I like to think of myself as an adventurous spirit. The sort of girl who might paddle my kayak up a creek in Canada or climb a Via Ferrara to the top of a mountain or throw my luggage in the back of the floatplane flying across the water to some remote island. And of course I’d need luggage to match my adventurous lifestyle. Something with rugged good looks, lots of zips and plenty of room for all my travel gear. Luggage to turn heads and get admiring glances from other adventurers.
But wait, I am that adventurous girl! I have paddled my kayak and climbed a Via Ferrata in Canada! OK, the flight in a float plane is still on my bucket list but I did see quite a few on my recent trip to Victoria in Canada. And fortunately on that trip to Canada I was able to test out a rather rugged looking case from The North Face that I was sent by Millets.
First Impressions on The North Face Rolling Thunder luggage
My North Face Rolling Thunder luggage from Millets certainly scored on rugged good looks. Made of tough black material with a bright red lining I totally felt the part of an outdoor adventurer. There were zips-a-plenty. On the top of the case was a handy compartment to pop my passport and boarding card, with two additional zipped compartments at the front for books and magazines. On one side was a slot to put my business card or address in case the bag went missing. I also used my own small padlock to lock the bag’s zips together for extra security. The tough carry handles on the top, side and even the bottom made it easy to lift into the airline’s overhead storage – this case can take all the luggage handlers can throw at it and more. The solid extendable handle in bright red told me encouragingly “never stop exploring” – as if! The bright red wheels were similarly tough, with reinforced plastic corners to protect against scuffs on the pavement or perhaps some rough track.
What’s going on inside The North Face Rolling Thunder luggage?
On opening the case revealed the red lined interior with metal frame, rigid plastic mesh and metal braces to give some structure to the soft body. On the back of the lid was a useful mesh compartment for all those small items you want to keep to hand. With the open style inside, there was plenty of space to make full use of your carry-on allowance if you’re travelling light. There weren’t too many pockets inside – but I normally use packing cubes in this style of case to keep everything well organised. On my return flight from Canada I travelled with just the North Face Rolling Thunder bag as checked luggage and a daysack for my laptop and camera, and I managed to fit in everything pretty easily, even though the case is carry-on size. Handy if you’re taking one of those small float planes into the Canadian wilderness for a spot of bear-watching and your luggage allowance is limited.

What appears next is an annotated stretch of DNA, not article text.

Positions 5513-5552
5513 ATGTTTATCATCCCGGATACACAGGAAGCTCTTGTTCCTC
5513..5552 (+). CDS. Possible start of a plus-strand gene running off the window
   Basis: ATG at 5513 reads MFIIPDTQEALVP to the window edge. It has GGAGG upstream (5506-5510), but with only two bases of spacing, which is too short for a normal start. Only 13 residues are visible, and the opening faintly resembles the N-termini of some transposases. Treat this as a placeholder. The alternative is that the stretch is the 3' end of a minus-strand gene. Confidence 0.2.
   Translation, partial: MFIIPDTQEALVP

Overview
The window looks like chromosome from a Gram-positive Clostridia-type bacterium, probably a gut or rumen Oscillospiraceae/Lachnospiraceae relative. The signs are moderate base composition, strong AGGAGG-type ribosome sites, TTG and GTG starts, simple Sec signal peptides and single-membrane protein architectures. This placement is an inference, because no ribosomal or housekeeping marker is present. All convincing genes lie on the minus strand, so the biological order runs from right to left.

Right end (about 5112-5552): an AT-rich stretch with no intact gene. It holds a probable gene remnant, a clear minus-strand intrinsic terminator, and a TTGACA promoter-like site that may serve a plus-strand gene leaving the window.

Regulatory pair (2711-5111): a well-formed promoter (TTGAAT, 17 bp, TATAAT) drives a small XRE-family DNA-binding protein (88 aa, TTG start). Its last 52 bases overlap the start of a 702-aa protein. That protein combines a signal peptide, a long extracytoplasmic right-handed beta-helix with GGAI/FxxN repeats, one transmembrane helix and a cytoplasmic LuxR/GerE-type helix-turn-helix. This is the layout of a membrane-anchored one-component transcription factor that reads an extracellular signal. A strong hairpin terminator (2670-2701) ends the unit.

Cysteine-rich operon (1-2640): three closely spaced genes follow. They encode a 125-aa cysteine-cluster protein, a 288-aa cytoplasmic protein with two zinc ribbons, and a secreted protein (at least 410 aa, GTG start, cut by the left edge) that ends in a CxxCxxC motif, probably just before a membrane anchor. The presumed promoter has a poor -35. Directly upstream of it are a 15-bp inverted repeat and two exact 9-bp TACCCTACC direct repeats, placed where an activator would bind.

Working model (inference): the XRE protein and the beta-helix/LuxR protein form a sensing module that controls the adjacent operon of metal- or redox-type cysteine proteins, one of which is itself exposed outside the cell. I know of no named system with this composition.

So how did the North Face Rolling Thunder luggage perform?
I really enjoyed using this case on my trip to Canada. It looked the part for the adventure girl I’d like to be (or maybe I am?) and it was tough and practical too. I really appreciated the solid extendable handle and chunky wheels which made it very easy to wheel along, even on uneven ground. The bag was solid enough to use as checked baggage on shorter trips although with the soft side construction I probably wouldn’t do so on long haul trips. There was plenty of space inside to make the most of my baggage allowance when travelling light. This is certainly a bag that will suit travellers looking for something light, durable and stylish for their outdoor or urban adventures.
Vital Statistics: The North Face Rolling Thunder 22 inch luggage
- Buy the Rolling Thunder luggage and other The North Face products from the Millets Website
- The Rolling Thunder range includes luggage in 19 inch, 22 inch (reviewed), 30 inch and 36 inch size
- Price: Normally £210 but currently reduced in the sale on the Millets website
- Colour: Black only
- Volume: 40 Litres
- Size: 38 x 58.5 x 25.5cm
- Weight: 3.33Kg
Some activities in Canada to bring out your adventurous spirit!
Go snorkeling with seals in Nanaimo, Canada with Sundown Diving – the trip lasts around 3 hours and you are taken by boat to the islands where seals like to swim around the rocks. A cosy wetsuit and snorkle equipment is provided and you get to snorkle and swim among the seals in shallow water – can you see them in the water behind me?
Go hiking with HikeVictoria.com in the Gowlland Tod Provincial Park which is a 30 minute drive north of Victoria on Vancouver Island, Canada. Although the park is so close to Victoria and the hiking fairly easy, you’ll get amazing views over the fjord and some great photography opportunities. Your guide, Mark Vukobrat is also a professional photographer who takes pictures of his guests (he took this one) which will provide a lasting memory of your afternoon hike.
Go cycling on the trails outside Victoria with Seawall Adventure Centre, who offer an excursion with tasting and lunch at several of the local wineries. Our tour took us out to the Saanach peninsula cycling on the Colquitz river trail, reaching the vineyards around lunchtime – you’ll taste quality local wine, cider with gourmet pizza and cheese platters – now that’s my kind of cycling adventure!